• Appearance features which constitute an offence against public order or morality (Sec. 3 I No. 3, Art. 9 CDR) (e.g. illustrations with sexual content).
  • Appearance features that constitute an improper use of state emblems (Section 3 I No. 4 DesignG, Art. 25 I lit. g CDR) (e.g. federal flag, depiction of bank notes).

3. What is necessary for a design application?

Before you want to protect your design, you should think about the market in which you want to appear. The design patent requires filing with the relevant office and registration in the respective register:

  • For the German area, this is the German Patent and Trade Mark Office (DPMA) in Munich.
  • At European level, this is referred to as a registered Community design. The European Union Intellectual Property Office (EUIPO) in Alicante is responsible for this.

In addition, there is the unregistered Community design, which already has protective effect if it has been made available to certain specialist circles within the EU. An application is then not necessary. However, the term of protection is considerably shorter than after an application (3 instead of up to 25 years). In addition, there are numerous difficulties of proof if other providers imitate the design. We therefore recommend filing an application.

International protection can also be achieved by filing with the International Bureau of the World Intellectual Property Organization (WIPO).

Your application must contain the following according to § 11 DesignG:

  • An application for registration
  • Information on your identity
  • A graphic representation suitable for publication which reproduces your design. Be sure to include a detailed representation from several perspectives, e.g. by means of sketches, because the scope of protection is determined solely by the description of the design submitted.
  • An indication of the products for which the design is to be used or for which classes it is to apply.

It is recommended to file the application quickly and easily in electronic form via DPMAdirektPro.

After all information has been transmitted and you have paid the application fee, the DPMA will carry out an examination. However, the examination will only determine whether

  • your design is eligible for protection at all.
  • all formalities of the application have been fulfilled.
  • there is a violation of morality or other regulations.
  • there is misuse of state emblems and other signs of public interest.

If there are no objections, your design will be entered in the register and published in the Design Gazette.

Attention: The DPMA does not examine whether your design is similar to other existing designs. You must carry out your own search and check whether novelty and individual character are present. This is the only way you can expect extensive protection and prevent legal action by competitors who already have an older design and whose rights you may infringe!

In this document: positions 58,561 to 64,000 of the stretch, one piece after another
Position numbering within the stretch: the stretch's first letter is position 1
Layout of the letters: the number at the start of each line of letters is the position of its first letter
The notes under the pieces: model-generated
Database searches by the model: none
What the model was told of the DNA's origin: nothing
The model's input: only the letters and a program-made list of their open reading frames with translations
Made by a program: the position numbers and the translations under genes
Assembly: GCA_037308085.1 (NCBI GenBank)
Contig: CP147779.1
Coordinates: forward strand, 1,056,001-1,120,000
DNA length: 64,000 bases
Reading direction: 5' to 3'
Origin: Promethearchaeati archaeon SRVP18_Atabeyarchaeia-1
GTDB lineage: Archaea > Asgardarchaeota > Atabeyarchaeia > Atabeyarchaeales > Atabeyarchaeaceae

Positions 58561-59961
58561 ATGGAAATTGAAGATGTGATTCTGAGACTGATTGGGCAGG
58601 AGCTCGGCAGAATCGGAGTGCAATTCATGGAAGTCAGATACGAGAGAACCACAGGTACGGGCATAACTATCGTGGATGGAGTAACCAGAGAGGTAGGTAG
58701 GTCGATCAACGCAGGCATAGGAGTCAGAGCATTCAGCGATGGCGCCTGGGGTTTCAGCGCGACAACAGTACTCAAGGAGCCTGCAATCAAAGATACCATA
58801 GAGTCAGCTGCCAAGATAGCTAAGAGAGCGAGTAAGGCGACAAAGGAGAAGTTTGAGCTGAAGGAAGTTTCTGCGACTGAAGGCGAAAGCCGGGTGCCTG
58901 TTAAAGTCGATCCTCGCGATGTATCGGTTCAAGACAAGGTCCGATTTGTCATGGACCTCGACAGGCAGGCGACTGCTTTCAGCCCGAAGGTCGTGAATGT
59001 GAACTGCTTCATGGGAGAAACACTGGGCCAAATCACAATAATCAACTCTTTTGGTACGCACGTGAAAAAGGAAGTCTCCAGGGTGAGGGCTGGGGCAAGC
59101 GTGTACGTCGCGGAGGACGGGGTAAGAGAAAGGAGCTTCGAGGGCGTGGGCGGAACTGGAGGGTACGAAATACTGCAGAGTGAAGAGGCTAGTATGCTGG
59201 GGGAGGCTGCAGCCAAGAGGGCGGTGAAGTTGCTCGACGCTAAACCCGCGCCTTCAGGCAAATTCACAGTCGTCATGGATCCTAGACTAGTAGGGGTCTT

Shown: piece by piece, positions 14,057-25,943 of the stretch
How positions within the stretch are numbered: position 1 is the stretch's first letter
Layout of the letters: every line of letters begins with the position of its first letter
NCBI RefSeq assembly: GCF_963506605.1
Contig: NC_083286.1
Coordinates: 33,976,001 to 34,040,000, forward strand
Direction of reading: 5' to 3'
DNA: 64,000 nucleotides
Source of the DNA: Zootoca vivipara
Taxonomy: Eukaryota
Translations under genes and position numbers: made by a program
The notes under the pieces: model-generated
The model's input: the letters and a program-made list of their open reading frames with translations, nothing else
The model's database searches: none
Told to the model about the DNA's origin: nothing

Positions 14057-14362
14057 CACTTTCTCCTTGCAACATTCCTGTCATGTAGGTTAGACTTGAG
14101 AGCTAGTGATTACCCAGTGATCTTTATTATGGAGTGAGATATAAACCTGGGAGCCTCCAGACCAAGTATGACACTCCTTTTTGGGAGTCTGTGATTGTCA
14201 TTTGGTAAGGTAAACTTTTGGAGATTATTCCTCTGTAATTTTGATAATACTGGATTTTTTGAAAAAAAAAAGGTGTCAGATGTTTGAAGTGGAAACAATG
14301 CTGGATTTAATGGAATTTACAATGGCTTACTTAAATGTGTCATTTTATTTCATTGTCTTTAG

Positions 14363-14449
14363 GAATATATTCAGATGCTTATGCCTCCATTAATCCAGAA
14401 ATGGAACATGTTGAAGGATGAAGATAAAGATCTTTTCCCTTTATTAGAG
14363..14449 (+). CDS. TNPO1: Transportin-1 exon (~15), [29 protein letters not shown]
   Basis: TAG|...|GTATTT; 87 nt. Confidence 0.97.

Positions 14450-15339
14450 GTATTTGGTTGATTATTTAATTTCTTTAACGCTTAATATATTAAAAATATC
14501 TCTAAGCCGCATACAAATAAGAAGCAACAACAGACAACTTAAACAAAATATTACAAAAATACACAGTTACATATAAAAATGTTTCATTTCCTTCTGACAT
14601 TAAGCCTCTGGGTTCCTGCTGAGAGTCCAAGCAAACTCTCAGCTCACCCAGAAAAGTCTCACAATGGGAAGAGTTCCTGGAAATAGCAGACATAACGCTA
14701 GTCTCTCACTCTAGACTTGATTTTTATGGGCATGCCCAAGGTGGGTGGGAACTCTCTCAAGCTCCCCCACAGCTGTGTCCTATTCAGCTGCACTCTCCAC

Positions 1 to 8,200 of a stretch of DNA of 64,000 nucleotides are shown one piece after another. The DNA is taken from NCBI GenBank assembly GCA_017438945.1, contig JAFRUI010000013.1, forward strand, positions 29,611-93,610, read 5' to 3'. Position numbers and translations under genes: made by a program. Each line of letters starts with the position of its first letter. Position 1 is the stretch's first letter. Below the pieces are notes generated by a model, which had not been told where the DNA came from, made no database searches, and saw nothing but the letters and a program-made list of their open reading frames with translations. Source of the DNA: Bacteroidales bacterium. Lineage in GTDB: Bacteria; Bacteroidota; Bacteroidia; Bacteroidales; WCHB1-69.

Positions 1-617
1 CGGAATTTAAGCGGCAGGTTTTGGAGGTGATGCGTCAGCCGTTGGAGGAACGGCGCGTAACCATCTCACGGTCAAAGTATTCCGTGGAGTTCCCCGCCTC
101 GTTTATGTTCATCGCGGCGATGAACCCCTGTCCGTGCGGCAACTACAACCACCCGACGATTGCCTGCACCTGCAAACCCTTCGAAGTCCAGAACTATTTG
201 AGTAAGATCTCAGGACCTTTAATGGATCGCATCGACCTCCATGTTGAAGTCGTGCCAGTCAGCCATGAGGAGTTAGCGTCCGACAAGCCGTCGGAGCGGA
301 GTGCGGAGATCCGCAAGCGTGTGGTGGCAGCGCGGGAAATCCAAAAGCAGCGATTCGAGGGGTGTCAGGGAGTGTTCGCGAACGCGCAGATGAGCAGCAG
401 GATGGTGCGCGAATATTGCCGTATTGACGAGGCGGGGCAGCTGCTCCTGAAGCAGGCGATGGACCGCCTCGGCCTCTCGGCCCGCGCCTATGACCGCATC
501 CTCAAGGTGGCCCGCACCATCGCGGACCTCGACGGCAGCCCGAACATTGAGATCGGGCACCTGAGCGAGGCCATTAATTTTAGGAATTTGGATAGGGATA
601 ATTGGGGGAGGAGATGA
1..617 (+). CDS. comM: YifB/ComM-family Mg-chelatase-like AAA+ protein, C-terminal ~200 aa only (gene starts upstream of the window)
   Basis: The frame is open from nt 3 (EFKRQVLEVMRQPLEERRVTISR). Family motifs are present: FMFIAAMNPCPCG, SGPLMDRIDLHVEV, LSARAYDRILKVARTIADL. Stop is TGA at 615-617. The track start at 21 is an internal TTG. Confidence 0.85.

Legal assistance is necessary for legally secure protection of your design. We support you with competence and experience in the field of design protection.

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4. How long is the design protected?

Your registered design protects you for an initial period of 5 years from the date of filing and payment of the application fee. The protection can be extended again for another five years by paying a fee, up to a total period of 25 years.

5. What rights exist in the event of infringement of the design?

To ensure comprehensive protection, it is important to continuously check the relevant databases and registers for newly registered designs.

If you discover identical or similar designs and feel that your IP right has been infringed, your "monopoly right" gives you various options. You can

  • give potential infringers a warning or file a request for authorisation.
  • file an application for an interim injunction with the court.
  • demand from the potential infringer by means of injunctive relief (§ 42 I Design Act, Art. 89 Ia, 19 CDR) that he cease and desist from any acts which infringe your registered design.
  • claim damages from the potential infringer (§ 42 II Design Act, Art. 88 II CDR) for unauthorised use.
  • demand destruction, recall or surrender (Sec. 43 Design Act).
  • Demand information (§ 46 Design Act) on where the infringing products come from and which distribution channel they have taken.
  • initiate a border seizure (Section 55 Design Act) or a criminal prosecution by filing a criminal complaint with the public prosecutor's office (Section 51 Design Act) in order to prevent export.

6. Apply for a design patent: Conclusion

  • With the design patent (since 2014 generally called design) you can obtain national, European and international protection for external design forms. It is necessary to file an application with the competent office.
  • Your design must be new and original. You must check this yourself, i.e. the application alone does not provide comprehensive protection against imitators.
  • The design patent gives you a "monopoly right", which means that you can demand injunctive relief, damages, information and destruction from potential infringers.
  • Your design is initially protected for 5 years. The term of protection can be extended to a maximum of 25 years.

Do you want to file a design application and do not know where and how to start?

Make an appointment now!

Picture credits: © Houseoffanusta | Pixabay

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Marco Bennek
I started working as a lawyer in 2006 and have been advising clients in competition and trademark law for more than 10 years. Since June 2015 I have been a specialist attorney for industrial property rights and since May 2013 a partner in the firm of HELMKE Attorneys at Law and Tax Advisors and Patent Attorneys. I studied law in Hamburg, Madrid, and Wellington (New Zealand) and hold a Master of Laws (LL.M.).
Rechtsanwalt Marco Bennek
Lawyer Marco Bennek – trademark law, copyright, competition law and IT law in Hamburg